What is he mad about? Something called ZEV credits. California has a Zero Emissions Vehicle Standard that requires a percentage of all auto sales in the state to be zero emission vehicles. There are two ways to meet the standard — either a company has to sell a certain number of emission-free cars, or it has to offset the failure to do so by buying credits from another company that is exceeding the standard.
The program has been a source of revenue for Tesla — in 2013, the company made just short of $130 million selling the credits to other car companies, according to CleanTechnica.
Then, in the latest quarter, Tesla only "recognized an insignificant amount of ZEV credit revenue," according to a letter to shareholders Wednesday.
Musk said on a call with analysts after the earnings release that the emissions credit program run by the California Air Resources Board is mismanaged and is too influenced by lobbyists from the major automotive manufacturers.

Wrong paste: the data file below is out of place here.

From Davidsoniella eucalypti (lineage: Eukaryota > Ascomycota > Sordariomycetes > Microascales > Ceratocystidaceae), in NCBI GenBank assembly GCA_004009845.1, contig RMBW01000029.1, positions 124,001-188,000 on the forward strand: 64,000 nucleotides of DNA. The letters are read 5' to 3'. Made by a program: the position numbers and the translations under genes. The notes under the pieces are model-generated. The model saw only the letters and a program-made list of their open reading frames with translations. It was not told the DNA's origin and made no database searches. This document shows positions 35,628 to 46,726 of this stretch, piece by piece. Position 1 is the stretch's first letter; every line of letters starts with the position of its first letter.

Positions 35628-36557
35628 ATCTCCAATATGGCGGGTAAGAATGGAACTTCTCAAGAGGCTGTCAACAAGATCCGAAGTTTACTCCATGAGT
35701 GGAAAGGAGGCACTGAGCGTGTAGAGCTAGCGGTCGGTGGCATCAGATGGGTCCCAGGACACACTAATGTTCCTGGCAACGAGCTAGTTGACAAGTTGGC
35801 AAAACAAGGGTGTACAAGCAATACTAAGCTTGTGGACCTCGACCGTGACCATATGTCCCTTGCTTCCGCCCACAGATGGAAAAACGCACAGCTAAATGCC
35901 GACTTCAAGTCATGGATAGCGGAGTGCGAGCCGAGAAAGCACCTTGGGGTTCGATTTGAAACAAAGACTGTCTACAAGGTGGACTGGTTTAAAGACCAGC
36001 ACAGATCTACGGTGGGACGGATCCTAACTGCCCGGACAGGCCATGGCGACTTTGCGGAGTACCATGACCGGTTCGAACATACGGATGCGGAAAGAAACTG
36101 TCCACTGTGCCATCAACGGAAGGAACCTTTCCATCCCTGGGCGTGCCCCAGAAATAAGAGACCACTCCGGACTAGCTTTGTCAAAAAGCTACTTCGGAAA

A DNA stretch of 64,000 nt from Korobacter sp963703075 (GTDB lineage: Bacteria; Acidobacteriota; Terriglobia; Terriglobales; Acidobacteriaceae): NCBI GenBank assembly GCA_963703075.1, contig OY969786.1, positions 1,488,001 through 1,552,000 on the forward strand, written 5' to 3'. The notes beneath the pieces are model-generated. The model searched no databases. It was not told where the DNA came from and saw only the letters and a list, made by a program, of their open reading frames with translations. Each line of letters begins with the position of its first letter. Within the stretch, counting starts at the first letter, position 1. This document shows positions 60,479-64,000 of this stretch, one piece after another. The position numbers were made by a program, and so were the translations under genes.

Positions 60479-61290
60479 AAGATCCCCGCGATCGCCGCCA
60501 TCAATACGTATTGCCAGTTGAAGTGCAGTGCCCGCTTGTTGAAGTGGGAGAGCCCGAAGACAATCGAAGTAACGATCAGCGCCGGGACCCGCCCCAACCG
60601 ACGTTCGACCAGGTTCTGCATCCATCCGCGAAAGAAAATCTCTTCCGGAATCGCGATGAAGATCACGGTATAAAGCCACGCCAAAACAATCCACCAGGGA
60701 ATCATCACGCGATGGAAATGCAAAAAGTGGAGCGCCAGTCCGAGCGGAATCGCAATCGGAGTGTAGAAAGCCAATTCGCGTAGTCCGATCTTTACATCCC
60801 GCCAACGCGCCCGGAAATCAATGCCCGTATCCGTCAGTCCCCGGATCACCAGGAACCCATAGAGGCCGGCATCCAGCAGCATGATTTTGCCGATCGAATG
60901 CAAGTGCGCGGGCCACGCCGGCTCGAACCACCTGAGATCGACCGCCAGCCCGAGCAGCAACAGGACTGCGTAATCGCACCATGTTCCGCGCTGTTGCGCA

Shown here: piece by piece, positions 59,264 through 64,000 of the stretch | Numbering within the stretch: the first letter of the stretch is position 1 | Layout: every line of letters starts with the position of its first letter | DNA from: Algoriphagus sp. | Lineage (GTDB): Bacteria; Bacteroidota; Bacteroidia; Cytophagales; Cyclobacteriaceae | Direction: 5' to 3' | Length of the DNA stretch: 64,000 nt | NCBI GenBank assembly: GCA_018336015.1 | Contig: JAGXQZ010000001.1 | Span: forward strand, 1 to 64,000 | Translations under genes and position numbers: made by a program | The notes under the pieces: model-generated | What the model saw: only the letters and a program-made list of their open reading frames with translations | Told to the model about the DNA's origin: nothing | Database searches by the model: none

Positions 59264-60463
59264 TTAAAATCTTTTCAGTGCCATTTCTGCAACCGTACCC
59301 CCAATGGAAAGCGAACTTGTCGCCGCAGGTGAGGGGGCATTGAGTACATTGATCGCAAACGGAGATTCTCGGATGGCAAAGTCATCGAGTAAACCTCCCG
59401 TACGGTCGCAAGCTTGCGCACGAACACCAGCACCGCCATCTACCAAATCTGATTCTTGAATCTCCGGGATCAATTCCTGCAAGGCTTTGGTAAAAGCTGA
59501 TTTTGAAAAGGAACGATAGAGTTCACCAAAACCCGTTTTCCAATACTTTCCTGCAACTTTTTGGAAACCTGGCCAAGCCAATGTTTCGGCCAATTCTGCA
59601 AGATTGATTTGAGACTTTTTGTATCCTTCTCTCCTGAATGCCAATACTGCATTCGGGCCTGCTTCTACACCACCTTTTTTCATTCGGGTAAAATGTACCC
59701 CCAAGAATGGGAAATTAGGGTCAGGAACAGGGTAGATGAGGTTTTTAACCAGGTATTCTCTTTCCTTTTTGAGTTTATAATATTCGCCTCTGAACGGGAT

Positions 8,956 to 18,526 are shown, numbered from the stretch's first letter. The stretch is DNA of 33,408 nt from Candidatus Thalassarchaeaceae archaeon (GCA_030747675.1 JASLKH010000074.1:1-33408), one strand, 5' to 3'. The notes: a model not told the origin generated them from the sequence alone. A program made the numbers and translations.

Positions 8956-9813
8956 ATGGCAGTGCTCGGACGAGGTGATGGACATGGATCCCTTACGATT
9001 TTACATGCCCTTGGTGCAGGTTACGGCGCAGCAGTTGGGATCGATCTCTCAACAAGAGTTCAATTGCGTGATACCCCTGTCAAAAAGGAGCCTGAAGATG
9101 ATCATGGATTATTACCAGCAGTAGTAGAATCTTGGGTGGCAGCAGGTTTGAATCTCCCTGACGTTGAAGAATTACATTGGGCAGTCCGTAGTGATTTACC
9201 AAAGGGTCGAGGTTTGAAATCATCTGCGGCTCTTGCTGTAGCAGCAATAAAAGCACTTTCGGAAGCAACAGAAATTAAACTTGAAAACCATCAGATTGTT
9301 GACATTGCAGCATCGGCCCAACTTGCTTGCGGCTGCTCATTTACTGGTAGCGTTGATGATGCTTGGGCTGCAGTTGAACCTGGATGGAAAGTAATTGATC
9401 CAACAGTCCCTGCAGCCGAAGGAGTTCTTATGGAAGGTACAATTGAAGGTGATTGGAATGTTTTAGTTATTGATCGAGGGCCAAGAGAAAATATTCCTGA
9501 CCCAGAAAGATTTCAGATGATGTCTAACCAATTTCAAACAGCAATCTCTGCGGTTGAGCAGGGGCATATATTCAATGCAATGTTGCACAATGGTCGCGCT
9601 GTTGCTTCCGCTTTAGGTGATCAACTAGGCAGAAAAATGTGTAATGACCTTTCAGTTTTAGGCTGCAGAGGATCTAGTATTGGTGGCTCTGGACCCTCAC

And Musk gave a strongly-worded answer as to why:
"The California Air Resources Board is being incredibly weak in its application of ZEV credits," he said. "The standards are pathetically low. They need to be increased, there is massive lobbying by the big car companies to prevent CARB from increasing the ZEV credit mandate, which they absolutely damn well should. It is a crying shame that they haven't. And as a result, you can barely sell a ZEV credit for pennies on the dollar. CARB should damn well be ashamed of themselves."
A spokesperson for CARB wasn't immediately available.